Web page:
The global market for wireless audio devices — which includes products like Apple’s newly launched $229 Beats Pill+ Bluetooth speaker — is booming, and that’s largely thanks to smartphones.

In fact, it’s growing at about three times the rate of the smartphone market, which has seen a steady decline in important countries like China. (China now accounts for as much as 30 percent of total smartphone sales.)

The wireless audio device space could be worth as much as $38.5 billion within seven years — up from just $6.9 billion last year, according to a new report. That’s a compound annual growth rate (CAGR) of more than 24 percent between now and 2022.

By comparison, smartphones are expected to grow at a five-year CAGR of just over 8 percent between now and 2019, according to IDC.

Smartphone market projections between now and 2019. Source: IDC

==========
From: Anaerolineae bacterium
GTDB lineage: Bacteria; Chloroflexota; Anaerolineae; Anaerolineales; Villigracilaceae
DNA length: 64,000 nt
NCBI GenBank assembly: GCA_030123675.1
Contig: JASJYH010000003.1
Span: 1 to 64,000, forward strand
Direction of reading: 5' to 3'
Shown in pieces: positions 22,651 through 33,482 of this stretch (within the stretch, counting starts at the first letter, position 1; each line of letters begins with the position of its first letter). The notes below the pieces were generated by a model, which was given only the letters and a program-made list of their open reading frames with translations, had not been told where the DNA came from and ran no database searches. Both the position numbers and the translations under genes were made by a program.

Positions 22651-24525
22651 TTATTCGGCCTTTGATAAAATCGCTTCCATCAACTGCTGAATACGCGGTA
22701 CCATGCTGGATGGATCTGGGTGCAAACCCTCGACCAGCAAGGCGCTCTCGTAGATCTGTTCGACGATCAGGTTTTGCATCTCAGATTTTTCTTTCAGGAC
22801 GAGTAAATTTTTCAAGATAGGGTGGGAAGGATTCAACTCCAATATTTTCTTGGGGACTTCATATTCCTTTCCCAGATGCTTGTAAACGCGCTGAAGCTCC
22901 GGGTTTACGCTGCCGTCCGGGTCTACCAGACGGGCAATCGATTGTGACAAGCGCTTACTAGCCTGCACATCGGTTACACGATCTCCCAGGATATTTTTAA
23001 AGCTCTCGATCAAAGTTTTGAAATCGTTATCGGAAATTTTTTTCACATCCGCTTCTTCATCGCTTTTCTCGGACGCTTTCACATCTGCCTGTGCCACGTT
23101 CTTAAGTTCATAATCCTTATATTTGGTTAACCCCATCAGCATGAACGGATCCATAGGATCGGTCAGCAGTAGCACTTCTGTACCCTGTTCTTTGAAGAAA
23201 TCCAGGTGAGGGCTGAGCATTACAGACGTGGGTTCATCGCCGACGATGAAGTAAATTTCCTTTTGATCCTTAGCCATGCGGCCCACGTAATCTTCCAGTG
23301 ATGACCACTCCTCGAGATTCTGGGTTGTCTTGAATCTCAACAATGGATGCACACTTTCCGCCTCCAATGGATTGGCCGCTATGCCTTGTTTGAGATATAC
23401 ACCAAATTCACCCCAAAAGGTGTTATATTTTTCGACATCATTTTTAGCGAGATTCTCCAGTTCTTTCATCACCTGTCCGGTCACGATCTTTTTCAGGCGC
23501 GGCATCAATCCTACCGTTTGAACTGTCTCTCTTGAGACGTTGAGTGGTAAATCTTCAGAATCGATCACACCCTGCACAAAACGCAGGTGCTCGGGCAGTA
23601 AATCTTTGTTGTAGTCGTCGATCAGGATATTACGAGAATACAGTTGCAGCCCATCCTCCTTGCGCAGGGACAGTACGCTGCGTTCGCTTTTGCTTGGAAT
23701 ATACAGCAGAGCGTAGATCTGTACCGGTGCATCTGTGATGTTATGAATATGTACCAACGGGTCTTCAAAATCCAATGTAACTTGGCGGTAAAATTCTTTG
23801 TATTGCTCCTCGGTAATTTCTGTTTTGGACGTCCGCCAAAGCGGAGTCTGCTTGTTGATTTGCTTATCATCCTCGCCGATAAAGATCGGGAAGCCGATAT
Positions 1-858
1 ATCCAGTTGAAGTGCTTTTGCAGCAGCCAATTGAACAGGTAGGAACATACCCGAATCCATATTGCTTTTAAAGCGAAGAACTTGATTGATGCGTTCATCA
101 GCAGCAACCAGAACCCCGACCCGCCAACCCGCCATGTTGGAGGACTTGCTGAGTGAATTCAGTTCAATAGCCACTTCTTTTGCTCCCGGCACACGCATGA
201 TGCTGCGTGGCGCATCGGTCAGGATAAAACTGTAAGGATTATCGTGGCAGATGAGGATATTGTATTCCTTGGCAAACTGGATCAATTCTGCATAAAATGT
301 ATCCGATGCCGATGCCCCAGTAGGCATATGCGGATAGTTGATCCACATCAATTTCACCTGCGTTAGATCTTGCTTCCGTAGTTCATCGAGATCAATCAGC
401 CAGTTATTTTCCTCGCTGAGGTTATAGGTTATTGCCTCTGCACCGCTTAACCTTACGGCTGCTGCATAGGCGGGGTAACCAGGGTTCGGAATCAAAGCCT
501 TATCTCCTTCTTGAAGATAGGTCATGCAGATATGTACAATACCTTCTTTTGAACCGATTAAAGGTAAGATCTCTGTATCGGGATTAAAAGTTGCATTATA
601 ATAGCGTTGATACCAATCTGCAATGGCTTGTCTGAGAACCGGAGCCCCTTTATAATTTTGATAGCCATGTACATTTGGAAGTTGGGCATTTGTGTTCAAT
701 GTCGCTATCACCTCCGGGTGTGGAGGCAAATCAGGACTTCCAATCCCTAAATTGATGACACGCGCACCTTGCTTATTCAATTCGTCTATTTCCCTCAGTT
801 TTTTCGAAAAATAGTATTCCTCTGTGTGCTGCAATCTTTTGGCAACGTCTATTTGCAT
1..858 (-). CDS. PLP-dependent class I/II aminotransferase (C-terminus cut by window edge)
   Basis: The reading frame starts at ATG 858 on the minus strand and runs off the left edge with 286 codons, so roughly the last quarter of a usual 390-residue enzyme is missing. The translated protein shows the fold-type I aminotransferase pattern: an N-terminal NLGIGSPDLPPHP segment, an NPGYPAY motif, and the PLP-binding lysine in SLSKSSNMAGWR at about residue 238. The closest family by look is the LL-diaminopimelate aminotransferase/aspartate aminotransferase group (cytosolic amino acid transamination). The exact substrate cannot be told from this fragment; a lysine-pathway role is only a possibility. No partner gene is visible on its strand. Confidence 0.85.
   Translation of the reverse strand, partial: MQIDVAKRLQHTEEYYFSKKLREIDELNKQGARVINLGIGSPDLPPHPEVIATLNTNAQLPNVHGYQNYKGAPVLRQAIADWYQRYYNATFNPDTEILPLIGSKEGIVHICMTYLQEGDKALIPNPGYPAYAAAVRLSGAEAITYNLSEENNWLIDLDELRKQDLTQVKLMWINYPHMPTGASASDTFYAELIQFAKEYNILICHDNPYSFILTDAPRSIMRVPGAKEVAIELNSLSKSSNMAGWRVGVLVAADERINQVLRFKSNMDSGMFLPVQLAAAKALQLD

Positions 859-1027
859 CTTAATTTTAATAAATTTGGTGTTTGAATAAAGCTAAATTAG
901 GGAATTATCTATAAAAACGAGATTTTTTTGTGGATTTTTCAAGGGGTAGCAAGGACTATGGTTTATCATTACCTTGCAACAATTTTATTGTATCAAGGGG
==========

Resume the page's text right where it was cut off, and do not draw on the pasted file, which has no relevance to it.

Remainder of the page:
Above: Smartphone market projections between now and 2019. Source: IDC

The top players in the space right now include Apple (with its Beats brand, which it bought for $3 billion last year), as well as a handful of usual suspects: Bose, Harman, Sennheiser, Sony, and Philips.

Apple just revealed yesterday that it’s working to extend Siri search functionality to include Apple Music on the new Apple TV, effectively turning it into a voice-controlled, music streaming hub for consumers’ living rooms. While that always seemed like an obvious hole for Apple to fill, it now makes a lot of sense from a business perspective, based on latest the numbers.

“The persistent shift in application of portable devices such as smartphones, tablets, and multimedia devices is one of the key factors stimulating the demand for wireless audio devices globally,” Transparency Market Research said in the report.

While North America is leading growth in the space with around 29 percent market share, the Middle East, Africa, and Latin America are expected to “grow considerably.”

That’s a telling reversal in the trend from last year, which saw Europe and Asia Pacific leading global growth alongside North America.